Spey & Dee Flies

Lesson 3 - Spey & Dee Flies
Sol Duc, Hackle Tip Wing Spey

The Sol Duc
A Syd Glasso Pattern Tied By Ronn Lucas, Sr.

    Hook: Partridge CS10/1.

    Thread: Black.

    Tag: Flat silver UNI-Tinsel.

    Tail: Golden Pheasant.

    Body: Rear 1/2 bright orange floss, front 1/2 orange Iridescent Dubbing (original calls for hot orange Seal.)

    Rib: Flat silver UNI-Tinsel.

    Hackle: Yellow Spey Hackle from dubbing (original calls for long webby saddle hackle or schlapen, one side stripped).

    Collar: Teal, one turn.

    Wing: Four bright orange hackle tips.

    Topping: Jungle cock.

    Head: Black.

1. Attach the tag as in prior patterns.

2. Attach ribs and tail.

3. Whenever I use a floss body, I use white thread underneath. The white thread helps hide the black hook and, by doing so, makes the floss a little brighter. Here, I am showing you another way to brighten a floss body. I am using flat silver tinsel as a base over which the floss will be applied. Attach and wrap the flat silver tinsel to the tail and back in close turns.

4. Attach the floss at the spot where the floss section of the body ends and wrap to the tail back again.

5. Attach the hackle.

6. Dubb the front of the body ending well back from the eye. Switch to your red thread (black if you were tying a more standard dressing that calls for a black head) after dubbing the body segment.

7. Wrap the first tinsel in five even turns and, tie off with two turns of thread.

8. Wrap the hackle directly behind the first tinsel and, tie off with two turns of thread.

9. Wrap the counter rib, tie off with two turns of thread.

10. Strip the left side (as you hold the feather good side toward you, tip up.) of the Teal and, tie in on back side of fly by it's tip.

11. Take one turn of Teal, tie off with two turns and trim.

12. Select four hackle feathers. Either select all four from the center of the neck that have straight shafts or, two from each side that will be put together so the natural curves are aligned. Hold the wing to the fly and, strip the barbs below the point where they will be tied in so the tips meet the tip of the tail. On the bottom of the wing, strip a few more barbs so, they won't interfere with a low set wing. You may or may not need to flatten the stems prior to tie in. If the feathers all stay together without flattening, that's great. If not, flatten them and see if that doesn't help. Do not trim the waste at this point.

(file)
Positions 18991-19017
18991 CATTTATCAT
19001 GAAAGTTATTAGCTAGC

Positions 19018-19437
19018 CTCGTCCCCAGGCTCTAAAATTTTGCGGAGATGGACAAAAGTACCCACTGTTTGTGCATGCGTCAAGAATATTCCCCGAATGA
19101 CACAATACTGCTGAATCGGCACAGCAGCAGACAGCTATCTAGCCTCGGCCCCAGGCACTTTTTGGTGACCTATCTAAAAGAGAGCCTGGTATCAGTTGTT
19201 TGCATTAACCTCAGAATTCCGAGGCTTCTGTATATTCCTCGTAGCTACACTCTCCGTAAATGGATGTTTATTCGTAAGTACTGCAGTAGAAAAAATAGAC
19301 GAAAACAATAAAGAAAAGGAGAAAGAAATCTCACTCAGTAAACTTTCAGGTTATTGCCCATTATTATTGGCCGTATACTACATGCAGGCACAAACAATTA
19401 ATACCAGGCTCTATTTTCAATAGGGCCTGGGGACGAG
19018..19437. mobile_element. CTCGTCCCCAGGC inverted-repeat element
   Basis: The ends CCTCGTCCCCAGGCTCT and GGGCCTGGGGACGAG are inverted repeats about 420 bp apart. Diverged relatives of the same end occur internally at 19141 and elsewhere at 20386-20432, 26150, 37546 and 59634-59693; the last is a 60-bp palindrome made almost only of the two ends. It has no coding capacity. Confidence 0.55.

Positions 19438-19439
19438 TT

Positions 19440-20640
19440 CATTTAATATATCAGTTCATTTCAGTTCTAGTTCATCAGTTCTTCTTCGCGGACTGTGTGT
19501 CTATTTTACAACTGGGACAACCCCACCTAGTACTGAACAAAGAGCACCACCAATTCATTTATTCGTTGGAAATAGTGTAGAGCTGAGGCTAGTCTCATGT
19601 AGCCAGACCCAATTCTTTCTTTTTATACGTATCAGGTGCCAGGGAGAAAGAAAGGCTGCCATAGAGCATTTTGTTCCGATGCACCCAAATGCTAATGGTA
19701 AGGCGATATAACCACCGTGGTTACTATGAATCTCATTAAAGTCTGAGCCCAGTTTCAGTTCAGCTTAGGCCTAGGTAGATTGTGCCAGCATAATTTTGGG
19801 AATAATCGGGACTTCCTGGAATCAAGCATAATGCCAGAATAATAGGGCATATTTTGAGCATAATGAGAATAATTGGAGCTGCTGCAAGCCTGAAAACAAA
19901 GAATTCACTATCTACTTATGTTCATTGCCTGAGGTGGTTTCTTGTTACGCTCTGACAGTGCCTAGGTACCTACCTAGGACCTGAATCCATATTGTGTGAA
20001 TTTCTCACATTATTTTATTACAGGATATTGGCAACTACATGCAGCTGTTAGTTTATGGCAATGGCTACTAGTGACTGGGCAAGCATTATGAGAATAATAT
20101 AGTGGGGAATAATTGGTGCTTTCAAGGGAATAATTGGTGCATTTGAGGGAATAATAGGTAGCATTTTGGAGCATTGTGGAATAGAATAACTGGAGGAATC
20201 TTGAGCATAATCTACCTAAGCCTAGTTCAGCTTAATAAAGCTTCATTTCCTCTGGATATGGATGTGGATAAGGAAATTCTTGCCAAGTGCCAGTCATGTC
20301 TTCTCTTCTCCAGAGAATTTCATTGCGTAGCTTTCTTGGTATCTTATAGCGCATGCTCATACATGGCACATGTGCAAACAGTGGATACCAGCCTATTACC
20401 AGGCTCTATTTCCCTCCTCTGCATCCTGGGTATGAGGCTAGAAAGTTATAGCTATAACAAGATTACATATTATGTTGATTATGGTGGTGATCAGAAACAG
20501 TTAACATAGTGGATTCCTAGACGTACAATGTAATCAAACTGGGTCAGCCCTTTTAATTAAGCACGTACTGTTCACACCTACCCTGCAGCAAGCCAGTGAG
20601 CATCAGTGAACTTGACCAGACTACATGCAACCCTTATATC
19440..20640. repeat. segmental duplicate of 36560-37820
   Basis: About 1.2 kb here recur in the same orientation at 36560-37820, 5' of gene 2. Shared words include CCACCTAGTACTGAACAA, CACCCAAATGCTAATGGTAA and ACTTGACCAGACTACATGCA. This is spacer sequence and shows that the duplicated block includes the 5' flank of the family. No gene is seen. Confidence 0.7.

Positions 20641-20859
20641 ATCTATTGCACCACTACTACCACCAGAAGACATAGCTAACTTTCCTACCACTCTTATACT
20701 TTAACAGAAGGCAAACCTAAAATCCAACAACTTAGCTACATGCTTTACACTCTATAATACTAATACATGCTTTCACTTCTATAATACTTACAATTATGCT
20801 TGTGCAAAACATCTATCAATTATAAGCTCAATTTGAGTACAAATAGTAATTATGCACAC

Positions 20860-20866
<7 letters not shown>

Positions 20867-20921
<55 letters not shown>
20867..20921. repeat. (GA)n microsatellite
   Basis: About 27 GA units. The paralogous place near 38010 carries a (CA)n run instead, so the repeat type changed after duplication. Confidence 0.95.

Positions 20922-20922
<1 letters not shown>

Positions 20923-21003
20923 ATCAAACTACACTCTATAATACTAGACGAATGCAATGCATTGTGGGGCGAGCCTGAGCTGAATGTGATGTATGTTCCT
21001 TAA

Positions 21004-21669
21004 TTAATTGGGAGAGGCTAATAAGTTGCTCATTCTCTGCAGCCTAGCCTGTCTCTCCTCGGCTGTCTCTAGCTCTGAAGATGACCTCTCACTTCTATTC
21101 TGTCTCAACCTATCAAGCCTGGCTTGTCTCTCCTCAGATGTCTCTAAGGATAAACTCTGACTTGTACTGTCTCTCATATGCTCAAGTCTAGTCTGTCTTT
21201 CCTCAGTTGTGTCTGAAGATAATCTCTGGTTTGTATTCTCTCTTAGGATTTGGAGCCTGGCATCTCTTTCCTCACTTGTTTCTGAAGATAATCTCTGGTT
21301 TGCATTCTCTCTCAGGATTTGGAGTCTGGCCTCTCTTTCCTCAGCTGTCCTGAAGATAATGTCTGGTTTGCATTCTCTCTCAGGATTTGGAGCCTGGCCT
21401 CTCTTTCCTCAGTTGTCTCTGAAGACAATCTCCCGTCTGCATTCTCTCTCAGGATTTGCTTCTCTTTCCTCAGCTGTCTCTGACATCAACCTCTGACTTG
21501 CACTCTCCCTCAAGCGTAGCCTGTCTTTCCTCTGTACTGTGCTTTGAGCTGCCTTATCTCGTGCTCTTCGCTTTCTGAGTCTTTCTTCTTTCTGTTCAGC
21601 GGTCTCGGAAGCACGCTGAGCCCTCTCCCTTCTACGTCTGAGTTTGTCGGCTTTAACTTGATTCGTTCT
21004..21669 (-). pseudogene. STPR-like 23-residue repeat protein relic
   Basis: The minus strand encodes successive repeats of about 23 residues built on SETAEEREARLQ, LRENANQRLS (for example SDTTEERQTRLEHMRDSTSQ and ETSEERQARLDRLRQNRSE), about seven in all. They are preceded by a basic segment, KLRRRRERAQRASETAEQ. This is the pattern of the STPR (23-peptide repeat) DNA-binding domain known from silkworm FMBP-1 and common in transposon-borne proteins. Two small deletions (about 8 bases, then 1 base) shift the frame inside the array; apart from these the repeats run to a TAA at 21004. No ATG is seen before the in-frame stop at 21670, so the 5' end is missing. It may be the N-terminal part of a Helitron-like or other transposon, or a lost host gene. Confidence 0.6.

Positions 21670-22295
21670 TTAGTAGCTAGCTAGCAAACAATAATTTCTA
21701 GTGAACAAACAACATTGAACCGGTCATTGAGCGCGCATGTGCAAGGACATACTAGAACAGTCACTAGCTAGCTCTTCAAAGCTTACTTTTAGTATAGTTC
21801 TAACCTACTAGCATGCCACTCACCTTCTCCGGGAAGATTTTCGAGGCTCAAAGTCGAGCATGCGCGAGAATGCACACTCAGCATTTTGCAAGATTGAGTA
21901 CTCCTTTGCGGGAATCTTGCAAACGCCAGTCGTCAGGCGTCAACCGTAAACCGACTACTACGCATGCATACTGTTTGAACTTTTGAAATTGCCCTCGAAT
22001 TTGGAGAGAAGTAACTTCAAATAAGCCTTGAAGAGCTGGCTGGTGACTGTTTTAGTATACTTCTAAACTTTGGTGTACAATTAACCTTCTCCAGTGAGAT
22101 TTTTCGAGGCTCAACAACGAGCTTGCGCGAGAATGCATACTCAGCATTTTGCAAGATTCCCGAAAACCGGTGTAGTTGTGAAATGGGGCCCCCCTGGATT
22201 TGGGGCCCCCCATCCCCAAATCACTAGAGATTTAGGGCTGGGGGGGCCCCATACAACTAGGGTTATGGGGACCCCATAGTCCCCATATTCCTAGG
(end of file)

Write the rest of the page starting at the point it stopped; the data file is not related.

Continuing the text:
13. Select a Golden Pheasant crest (Topping) that will sit low and, follow the outline of the wing and, meet the wing and tail at the same location. This is the same thing we try to achieve when tying the full dressed Atlantics. Strip the fluff at the base of the feather and hold up to the fly. Note where the topping will end and, the head begin. Cut the barbs short from the base up as in the diagram. The cut barbs will make it easier to set the topping and, hold it in better. Take your smooth faced pliers and, flatten the shaft to the same point and, bend the shaft as shown in the diagram. Tie the topping down with one turn at the bend and one more a little separated.

14. Take a couple more tight turns, lift the butts and, trim closely. Finish the head and, lacquer.

As always, I am happy to answer any questions you might have about these patterns. You can reach me at rlucas@cybcon.com or 503-654-0466.

Also, I will be happy to accept any flies you would like to tie and send to me for inclusion in this series. I will need the fly, it's recipe, any pattern info and, a short personal bio. I will try to include every fly we get in the appropriate section. The only limitation is that the patterns used must be for Salmon and/or Steelhead. This includes the display flies too.

Happy Trails! ~ Ronn Lucas, Sr.

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